In the P–R plot of Fig. 8, we show the significant gain in discriminative power when Eq. (11) is adopted to obtain a more concrete representation of a 3D model and when CPCA and NPCA are used together to alleviate the rotation invariance problem. In Fig. 9 the P–R plot comparing all descriptors on all datasets is given. Precision changes along the vertical axis and recall along the horizontal axis. For each method, p 50 and p100 values are given in the legend of each figure, indicating average precision for recall 5–50% and 5–100%, respectively. Comparing the plots as well as the p 50 and p100 values, we conclude that the CRSP descriptor has an overall superior performance. The difference is greater for recall up to 50%, which is the portion of the models of a class that a user is mostly interested in. In addition, the gradient of the precision curve does not seem to change significantly for recall higher than 50%. In Table 2, we give the corresponding scores of the proposed descriptor for the PSB test dataset and compare it to the LF and SH-GEDT descriptors. Their scores were taken from the Princeton Shape Benchmark [37] and we used the tools provided in [32] to produce the scores of our descriptor. The top performance of the CRSP descriptor is thus justified by the quantitative measures as well. We believe that a difference over 2% is not trivial when top performing methods are compared, thus the CRSP de-

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P. Papadakis et al. / Pattern Recognition 40 (2007) 2437 – 2452

PSB test dataset

1

CRSP (73.53. 52.87) LF(70.67. 50.26) DSR472(59.99. 44.8)

0.8

0.8

SH-GEDT (63.93. 43.42)

0.6 0.4

Precision

Precision

DB(53.6. 38.59) SIL (50.08. 36.45) RSH(41.39. 27.98)

CCCC dataset

1

0.6 CRSP (84.54. 67.49)

0.4

LF (82.54. 64.02) DSR472 (77.61. 63.43) SH-GEDT (77.84. 59.76)

0.2

0.2

DB (69.05. 54.13) SIL (67.85. 54.4) RSH (61.65. 47)

0 0.05

0.25

0.45 0.65 Recall

0 0.05

0.85

0.25

0.65

0.85

Recall MPEG-7 dataset

PSB train dataset

1

0.45

1

CRSP (73.09. 53.25) LF (69.91. 49.62) DSR472 (63.26. 47.17)

0.8

0.8

SH-GEDT (63.57. 44.14) SIL (53.13. 38.93)

0.6

RSH (44.82. 31.11)

0.4

Precision

Precision

DB (55.14. 39.94)

0.6 CRSP (82.17. 64.19)

0.4

LF (78.97. 60.25) DSR472 (73.67. 59.87)

0.2

SH-GEDT (79.41. 59.03)

0.2

DB (65.6. 50.66) SIL (68.33. 53.73) RSH (65.46. 51.1)

0 0.05

0.25

0.45

0.65

0.85

0 0.05

0.25

Recall

0.65

0.85

Recall

NTU dataset

1

CRSP (71.34. 52.12) LF (66.76. 49.11) DSR472 (59.83. 45.71) SH-GEDT (59.23. 41.15) DB (51.64. 38.02) SIL (54.1. 41.39) RSH (45.82. 34.72)

0.8 Precision

0.45

0.6 0.4 0.2 0 0.05

0.25

0.45 0.65 Recall

0.85

Fig. 9. Precision–Recall plots for the CRSP, LF, DSR472, SH-GEDT, DB, SIL and RSH descriptors for all datasets.

scriptor has a significant gain over the LF and the SH-GEDT descriptors. In Table 3 the scores of the CRSP descriptor are given for the remaining datasets.

In Table 4, we give the quantitative measure scores of CRSP for each class of the “coarse2Test” and “coarse2Train” classifications of the Princeton Shape Benchmark and the respective DCG scores for the SH-GEDT and LF descriptors.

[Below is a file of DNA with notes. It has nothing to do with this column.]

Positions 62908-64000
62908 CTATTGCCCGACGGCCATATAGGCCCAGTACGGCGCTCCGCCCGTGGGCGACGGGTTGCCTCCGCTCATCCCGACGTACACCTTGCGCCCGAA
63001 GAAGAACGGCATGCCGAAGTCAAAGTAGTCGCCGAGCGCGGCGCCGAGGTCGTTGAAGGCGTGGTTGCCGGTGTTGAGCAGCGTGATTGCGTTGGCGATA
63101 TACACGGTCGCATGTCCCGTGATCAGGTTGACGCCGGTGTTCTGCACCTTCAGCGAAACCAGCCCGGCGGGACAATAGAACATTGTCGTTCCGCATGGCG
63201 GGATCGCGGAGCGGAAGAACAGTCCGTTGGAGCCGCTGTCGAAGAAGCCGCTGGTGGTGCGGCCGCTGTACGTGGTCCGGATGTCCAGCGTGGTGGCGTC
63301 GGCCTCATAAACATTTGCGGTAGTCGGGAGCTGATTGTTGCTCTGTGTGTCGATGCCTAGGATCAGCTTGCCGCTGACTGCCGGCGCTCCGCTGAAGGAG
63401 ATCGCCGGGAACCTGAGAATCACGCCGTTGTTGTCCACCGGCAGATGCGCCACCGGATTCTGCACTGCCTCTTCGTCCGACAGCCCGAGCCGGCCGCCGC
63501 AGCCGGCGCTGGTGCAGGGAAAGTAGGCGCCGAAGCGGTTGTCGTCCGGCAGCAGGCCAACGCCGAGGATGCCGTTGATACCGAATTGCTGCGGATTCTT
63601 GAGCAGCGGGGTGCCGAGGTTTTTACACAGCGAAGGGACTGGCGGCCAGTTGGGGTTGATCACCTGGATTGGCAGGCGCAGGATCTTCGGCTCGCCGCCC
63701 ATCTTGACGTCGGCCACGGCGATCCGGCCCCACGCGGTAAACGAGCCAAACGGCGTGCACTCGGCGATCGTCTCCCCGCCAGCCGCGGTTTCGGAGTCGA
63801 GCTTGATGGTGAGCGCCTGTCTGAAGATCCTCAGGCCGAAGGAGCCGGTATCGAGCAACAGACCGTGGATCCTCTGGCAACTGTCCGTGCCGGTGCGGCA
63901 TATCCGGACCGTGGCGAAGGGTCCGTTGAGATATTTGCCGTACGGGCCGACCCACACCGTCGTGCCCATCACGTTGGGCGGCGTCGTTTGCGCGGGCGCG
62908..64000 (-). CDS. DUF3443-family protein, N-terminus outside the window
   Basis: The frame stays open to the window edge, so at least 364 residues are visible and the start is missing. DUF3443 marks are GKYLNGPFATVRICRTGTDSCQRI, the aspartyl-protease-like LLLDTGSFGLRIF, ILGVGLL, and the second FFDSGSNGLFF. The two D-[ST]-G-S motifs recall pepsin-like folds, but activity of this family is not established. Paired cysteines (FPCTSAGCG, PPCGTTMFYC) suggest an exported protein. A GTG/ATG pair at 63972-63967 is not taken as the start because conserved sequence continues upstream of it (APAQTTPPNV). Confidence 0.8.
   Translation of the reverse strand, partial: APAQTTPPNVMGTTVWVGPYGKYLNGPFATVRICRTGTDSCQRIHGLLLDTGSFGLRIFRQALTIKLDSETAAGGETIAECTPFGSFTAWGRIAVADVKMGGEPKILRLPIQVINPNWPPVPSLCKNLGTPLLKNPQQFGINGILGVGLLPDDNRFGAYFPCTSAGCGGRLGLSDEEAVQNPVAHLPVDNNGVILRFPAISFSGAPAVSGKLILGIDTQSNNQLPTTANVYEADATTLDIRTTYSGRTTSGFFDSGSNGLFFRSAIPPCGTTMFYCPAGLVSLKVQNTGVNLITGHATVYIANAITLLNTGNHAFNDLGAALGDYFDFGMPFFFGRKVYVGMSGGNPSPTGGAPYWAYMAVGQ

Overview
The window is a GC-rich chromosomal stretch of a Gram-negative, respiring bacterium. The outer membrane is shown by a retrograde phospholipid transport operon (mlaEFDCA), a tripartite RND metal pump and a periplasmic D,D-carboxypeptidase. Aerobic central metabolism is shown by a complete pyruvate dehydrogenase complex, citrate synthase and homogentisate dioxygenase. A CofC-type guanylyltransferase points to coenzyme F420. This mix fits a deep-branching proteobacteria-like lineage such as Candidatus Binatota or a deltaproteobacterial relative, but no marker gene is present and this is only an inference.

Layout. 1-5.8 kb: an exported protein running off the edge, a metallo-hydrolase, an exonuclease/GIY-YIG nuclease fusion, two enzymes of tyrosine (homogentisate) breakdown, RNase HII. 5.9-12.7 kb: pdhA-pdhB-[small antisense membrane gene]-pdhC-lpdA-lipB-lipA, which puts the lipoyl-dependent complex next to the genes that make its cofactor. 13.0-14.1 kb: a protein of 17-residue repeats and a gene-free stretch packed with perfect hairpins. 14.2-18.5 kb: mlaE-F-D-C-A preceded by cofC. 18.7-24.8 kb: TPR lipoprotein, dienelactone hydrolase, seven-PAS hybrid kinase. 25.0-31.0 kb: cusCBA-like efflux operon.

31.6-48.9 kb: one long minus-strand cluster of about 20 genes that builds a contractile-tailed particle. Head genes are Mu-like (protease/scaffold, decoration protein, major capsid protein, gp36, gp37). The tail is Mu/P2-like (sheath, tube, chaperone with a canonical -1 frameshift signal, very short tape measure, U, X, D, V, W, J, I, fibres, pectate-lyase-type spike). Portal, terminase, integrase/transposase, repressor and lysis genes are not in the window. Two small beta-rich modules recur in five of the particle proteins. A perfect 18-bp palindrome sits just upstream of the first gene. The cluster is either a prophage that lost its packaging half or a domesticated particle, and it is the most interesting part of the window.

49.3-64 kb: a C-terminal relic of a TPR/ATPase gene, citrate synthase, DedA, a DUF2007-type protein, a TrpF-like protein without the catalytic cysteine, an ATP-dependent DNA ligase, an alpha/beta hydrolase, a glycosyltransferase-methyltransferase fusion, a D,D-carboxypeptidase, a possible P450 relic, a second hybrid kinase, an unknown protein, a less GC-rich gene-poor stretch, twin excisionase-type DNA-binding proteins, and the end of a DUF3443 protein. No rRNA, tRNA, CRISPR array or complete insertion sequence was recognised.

P. Papadakis et al. / Pattern Recognition 40 (2007) 2437 – 2452 Table 3 Quantitative measure scores for the proposed CRSP shape descriptor on various datasets Nearest neighbor (%) First tier (%) Second tier (%) DCG (%) PSB train NTU MPEG-7 CCCC

70.3 72.1 84.8 81.1

41.8 42.0 54.9 54.8

55.3 55.3 66.2 68.2

69.0 70.1 79.6 78.6

Table 4 Quantitative measure scores for the CRSP descriptor on the “coarse2Test” and “coarse2Train” classifications of the Princeton Shape Benchmark in comparison to the DCG score of the SH-GEDT and LF descriptors CRSP

SH-GEDT

LF

Nearest neighbor (%)

First tier (%)

Second tier (%)

DCG (%)

DCG (%)

DCG (%)

coarse2Test Vehicle (245) Animal (155) Household (185) Building (47) Furniture (94) Plant (60)

91.8 84.5 77.3 34.0 78.7 88.3

40.5 39.0 20.5 13.8 22.2 35.6

67.0 60.5 34.6 22.2 32.6 48.2

84.9 82.3 74.0 54.3 70.4 76.6

83.1 79.6 72.4 50.3 66.6 69.3

81.8 81.2 75.6 59.7 72.7 69.9

coarse2Train Vehicle (230) Animal (123) Household (219) Building (53) Furniture (104) Plant (78)

94.3 85.4 82.6 35.8 87.5 88.5

44.9 40.3 23.9 13.6 23.3 43.7

73.0 59.7 42.9 21.9 36.1 60.6

87.4 82.2 77.4 54.7 73.0 82.3

86.3 79.2 75.5 54.6 66.8 69.4

84.0 80.1 78.5 57.5 73.5 73.6

The cardinality of each class is given in parenthesis next to the class name. Table 5 Comparison between the CRSP, LF and SH-GEDT descriptors in the “plant“ class of the “coarse2Test” classification of the Princeton Shape Benchmark and its subclasses, using the DCG score

Plant (60) Subclass of plant Bush (9) Flowers (4) Potted plant (26) Barren tree (11) Conical tree (10)

CRSP

SH-GEDT

LF

DCG (%)

DCG (%)

DCG (%)

76.6

69.3

69.9

52.4 58.2 68.1 71.6 51.0

39.2 34.2 56.3 47.1 51.2

44.7 35.6 59.9 47.5 48.2

The cardinality of each class is given in parenthesis next to the class name.

It is evident that while the performance of CRSP may vary among different classes, it achieves a better overall performance than LF and SH-GEDT. As it is shown in Table 4, the best performance is achieved for the class “vehicle” having the highest cardinality, while the worst performance is for the “building” class having the lowest cardinality. The higher cardinality of a class the more significant the results are. In Table 5, we have split the “plant” class of the coares2Test classification into its five subclasses according to the test